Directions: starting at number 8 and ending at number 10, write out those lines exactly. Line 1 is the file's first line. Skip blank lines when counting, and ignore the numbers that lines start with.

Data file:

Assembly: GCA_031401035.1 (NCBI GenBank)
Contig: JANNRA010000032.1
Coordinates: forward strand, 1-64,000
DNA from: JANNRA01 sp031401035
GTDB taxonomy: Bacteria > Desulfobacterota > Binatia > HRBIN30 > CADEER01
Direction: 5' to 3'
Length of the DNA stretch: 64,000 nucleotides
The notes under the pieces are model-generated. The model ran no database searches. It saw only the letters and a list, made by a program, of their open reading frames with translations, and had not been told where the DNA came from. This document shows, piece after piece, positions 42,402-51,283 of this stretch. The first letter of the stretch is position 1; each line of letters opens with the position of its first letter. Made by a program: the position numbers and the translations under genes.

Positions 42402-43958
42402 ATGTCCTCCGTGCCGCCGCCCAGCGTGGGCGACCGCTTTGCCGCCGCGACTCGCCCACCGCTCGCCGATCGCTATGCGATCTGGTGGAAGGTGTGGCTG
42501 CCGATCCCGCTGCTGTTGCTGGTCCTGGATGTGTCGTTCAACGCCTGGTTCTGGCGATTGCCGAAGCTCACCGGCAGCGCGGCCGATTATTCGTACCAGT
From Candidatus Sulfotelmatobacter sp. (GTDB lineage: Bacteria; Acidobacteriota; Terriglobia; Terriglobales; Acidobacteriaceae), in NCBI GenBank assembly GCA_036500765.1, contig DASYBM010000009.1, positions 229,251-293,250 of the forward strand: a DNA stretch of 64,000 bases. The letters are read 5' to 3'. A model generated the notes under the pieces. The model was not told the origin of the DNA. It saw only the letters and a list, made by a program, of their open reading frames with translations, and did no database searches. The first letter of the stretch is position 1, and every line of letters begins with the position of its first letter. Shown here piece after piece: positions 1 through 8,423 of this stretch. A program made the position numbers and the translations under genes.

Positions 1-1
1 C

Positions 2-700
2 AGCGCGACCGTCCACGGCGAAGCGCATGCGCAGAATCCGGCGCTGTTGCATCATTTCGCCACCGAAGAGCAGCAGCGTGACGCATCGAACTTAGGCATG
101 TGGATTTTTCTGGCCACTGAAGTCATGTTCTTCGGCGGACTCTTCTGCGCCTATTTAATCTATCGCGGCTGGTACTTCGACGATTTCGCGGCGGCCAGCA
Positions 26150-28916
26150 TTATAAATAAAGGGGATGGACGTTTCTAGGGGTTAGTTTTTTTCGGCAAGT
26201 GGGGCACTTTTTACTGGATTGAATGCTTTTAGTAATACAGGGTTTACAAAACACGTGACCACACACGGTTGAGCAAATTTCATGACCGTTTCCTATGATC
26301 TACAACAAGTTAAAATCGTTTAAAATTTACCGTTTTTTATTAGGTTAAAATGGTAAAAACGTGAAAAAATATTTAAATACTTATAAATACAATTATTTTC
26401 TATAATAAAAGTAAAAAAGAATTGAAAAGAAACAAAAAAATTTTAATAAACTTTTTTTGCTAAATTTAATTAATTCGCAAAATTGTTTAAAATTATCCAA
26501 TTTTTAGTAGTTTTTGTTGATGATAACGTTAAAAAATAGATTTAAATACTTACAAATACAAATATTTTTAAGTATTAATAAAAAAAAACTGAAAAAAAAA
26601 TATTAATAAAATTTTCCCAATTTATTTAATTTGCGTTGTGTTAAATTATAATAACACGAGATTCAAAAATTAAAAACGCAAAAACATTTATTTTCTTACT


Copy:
The notes under the pieces are model-generated. The model ran no database searches. It saw only the letters and a list, made by a program, of their open reading frames with translations, and had not been told where the DNA came from. This document shows, piece after piece, positions 42,402-51,283 of this stretch. The first letter of the stretch is position 1; each line of letters opens with the position of its first letter. Made by a program: the position numbers and the translations under genes.

Positions 42402-43958
42402 ATGTCCTCCGTGCCGCCGCCCAGCGTGGGCGACCGCTTTGCCGCCGCGACTCGCCCACCGCTCGCCGATCGCTATGCGATCTGGTGGAAGGTGTGGCTG